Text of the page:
- Working with the university’s Task Force on Interdisciplinarity to ensure that excellence in team science is reflected in the allocation of graduate research and teaching stipends to doctoral candidates working with interdisciplinary research centers and training programs on campus;
- Planning a campus-wide “Team Science Celebration” event to draw attention to the importance of collaborative scholarship and translational research;
- Consulting with campus planners on the design of a collaborative research building for the Applied Innovation Institute, which promotes university-community partnerships;
- Helping develop and implement equitable credit-sharing accounting strategies to incentivize faculty participation in the development of inter-departmental extramural grant proposals and research centers;
- Developing a new website of team science resources for faculty, students, and administrators;
- Creating and evaluating a Collaborative Contributions List to help faculty engaged in collaborative scholarship articulate the ways that they’ve contributed to team-based projects as they compile their dossiers for promotion and tenure reviews; and,
- Presenting team science workshops and courses for departmental and school research directors, members of cross-disciplinary centers and teams (both existing and emerging), and other interested faculty, graduate students, and postdoctoral trainees.
By adopting an ecosystem model for advancing successful team science, we hope to achieve greater synergy toward establishing a campus culture that supports cross-disciplinary discovery, teaching, and translational research. Do you have relevant experience to share? Do you have suggestions for a longitudinal, multi-method study that we’re planning to assess our institution’s cumulative progress toward strengthening cross-disciplinary scholarship, training, and implementation research? We welcome your comments and suggestions.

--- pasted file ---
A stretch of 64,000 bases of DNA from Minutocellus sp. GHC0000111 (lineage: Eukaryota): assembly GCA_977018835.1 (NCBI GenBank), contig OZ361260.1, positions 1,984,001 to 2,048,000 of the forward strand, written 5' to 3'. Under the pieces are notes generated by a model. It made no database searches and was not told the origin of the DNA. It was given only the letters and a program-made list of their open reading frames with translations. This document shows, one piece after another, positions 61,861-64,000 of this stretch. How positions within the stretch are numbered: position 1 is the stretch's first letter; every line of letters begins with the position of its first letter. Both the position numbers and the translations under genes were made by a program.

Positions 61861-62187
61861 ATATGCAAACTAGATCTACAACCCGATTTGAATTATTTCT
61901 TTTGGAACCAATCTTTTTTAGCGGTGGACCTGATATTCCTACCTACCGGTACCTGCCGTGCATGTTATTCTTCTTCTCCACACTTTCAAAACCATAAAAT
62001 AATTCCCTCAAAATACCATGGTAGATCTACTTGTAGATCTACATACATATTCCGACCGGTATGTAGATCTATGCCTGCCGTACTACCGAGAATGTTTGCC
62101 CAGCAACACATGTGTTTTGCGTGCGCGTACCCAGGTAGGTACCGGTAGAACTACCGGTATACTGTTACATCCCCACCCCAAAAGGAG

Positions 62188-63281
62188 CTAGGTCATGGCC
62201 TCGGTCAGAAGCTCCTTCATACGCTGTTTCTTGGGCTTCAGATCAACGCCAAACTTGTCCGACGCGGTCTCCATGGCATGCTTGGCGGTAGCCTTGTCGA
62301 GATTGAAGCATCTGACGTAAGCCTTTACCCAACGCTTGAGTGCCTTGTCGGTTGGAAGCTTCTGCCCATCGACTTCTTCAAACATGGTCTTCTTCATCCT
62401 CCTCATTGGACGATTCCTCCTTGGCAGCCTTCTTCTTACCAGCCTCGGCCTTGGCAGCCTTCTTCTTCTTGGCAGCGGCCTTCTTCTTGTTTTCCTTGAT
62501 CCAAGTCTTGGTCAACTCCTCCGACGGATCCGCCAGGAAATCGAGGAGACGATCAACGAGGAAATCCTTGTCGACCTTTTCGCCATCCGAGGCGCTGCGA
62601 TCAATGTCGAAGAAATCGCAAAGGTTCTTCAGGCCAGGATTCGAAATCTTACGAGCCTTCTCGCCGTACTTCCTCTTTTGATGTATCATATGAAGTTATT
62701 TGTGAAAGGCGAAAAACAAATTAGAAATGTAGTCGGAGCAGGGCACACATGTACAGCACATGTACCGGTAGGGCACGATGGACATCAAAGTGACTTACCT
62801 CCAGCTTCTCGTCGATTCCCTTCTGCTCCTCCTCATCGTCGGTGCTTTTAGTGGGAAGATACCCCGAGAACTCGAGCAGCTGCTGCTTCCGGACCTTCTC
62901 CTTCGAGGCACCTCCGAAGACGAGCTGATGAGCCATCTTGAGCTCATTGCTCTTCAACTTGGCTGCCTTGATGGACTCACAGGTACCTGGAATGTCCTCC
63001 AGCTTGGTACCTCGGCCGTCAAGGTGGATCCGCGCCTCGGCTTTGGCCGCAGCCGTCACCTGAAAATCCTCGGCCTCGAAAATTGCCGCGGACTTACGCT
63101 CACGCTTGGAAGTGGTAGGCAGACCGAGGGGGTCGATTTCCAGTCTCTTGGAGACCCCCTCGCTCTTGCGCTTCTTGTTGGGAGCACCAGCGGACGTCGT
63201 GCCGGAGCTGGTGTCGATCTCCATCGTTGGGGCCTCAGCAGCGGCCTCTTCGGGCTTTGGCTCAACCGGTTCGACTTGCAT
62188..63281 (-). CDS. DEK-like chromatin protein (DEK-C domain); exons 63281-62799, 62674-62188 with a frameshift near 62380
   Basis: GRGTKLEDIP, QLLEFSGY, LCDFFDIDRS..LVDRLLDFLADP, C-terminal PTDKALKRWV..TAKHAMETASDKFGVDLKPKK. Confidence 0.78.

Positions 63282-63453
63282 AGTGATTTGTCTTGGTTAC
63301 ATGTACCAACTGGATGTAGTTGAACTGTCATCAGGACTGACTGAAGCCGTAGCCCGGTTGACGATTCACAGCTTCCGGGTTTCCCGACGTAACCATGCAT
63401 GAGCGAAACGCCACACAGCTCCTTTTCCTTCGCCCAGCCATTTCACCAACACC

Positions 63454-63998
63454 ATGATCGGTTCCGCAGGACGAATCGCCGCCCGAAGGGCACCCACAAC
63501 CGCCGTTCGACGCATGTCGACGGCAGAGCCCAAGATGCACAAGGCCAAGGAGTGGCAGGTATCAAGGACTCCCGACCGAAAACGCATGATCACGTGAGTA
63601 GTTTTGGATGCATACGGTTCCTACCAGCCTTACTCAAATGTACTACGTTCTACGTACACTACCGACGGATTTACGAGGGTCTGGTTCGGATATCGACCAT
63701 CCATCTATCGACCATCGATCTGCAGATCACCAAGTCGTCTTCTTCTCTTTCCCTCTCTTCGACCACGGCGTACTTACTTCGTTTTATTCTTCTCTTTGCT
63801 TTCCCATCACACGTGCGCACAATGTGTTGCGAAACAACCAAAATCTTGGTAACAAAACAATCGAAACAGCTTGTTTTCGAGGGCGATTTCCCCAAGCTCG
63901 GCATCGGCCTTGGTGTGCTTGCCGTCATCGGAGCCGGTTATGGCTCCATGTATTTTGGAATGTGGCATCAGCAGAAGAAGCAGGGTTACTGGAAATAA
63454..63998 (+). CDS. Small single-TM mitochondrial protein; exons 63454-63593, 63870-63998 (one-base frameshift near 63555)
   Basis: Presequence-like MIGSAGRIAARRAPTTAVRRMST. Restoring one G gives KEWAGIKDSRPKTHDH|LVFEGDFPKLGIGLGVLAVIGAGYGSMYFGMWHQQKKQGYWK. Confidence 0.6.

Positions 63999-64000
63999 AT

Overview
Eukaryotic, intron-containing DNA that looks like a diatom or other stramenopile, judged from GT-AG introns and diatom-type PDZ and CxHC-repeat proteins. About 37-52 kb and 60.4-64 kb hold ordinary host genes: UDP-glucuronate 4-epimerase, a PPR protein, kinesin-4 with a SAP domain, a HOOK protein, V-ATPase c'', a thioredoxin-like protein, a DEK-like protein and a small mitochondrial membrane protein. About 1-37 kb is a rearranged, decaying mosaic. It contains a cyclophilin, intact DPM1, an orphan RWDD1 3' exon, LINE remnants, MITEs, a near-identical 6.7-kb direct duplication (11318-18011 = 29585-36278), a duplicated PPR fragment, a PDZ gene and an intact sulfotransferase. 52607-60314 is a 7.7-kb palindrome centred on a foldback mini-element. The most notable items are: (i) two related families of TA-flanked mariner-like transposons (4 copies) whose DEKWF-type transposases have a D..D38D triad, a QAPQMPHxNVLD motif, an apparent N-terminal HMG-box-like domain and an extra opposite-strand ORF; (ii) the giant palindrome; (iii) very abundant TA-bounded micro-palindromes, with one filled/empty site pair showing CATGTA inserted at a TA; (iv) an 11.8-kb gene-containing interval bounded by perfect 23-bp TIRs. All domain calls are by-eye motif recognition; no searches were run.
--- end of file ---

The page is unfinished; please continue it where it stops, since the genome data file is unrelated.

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We thank University of California, Irvine’s Office of Research, Office of Academic Affairs, and Institute for Clinical and Translational Science for their support of this initiative.
Biography: Dan Stokols is Chancellor’s Professor Emeritus at the University of California, Irvine, USA and served as founding Dean of the university’s School of Social Ecology. His research spans the fields of social ecology, environmental and ecological psychology, public health, and transdisciplinary team science. He is author of Social ecology in the digital age and co-author of Enhancing the effectiveness of team science.
Biography: Judith S. Olson is the Donald Bren Professor of Information and Computer Sciences Emerita in the Department of Informatics at the University of California, Irvine, USA. For over 20 years, she has researched teams whose members are not collocated. She co-authored (with Gary Olson) Working together apart: Collaboration over the internet.
Biography: Maritza Salazar is an assistant professor at the Paul Merage School of Business at the University of California, Irvine, USA. Her research focuses on learning and innovation in teams and organizations, especially enhancing the competitiveness of firms, the effectiveness of teams, and the quality of the work experience for individuals. She serves as President of the International Network for the Science of Team Science (INSciTS).
Biography: Gary M. Olson is Professor Emeritus and formerly Donald Bren Professor of Information and Computer Sciences at the University of California, Irvine, USA. The focus of his work has been on how to support small groups of people working on difficult intellectual tasks, particularly when the members of the group are geographically distributed. He co-edited (with Ann Zimmerman and Nathan Bos) Scientific collaboration on the internet.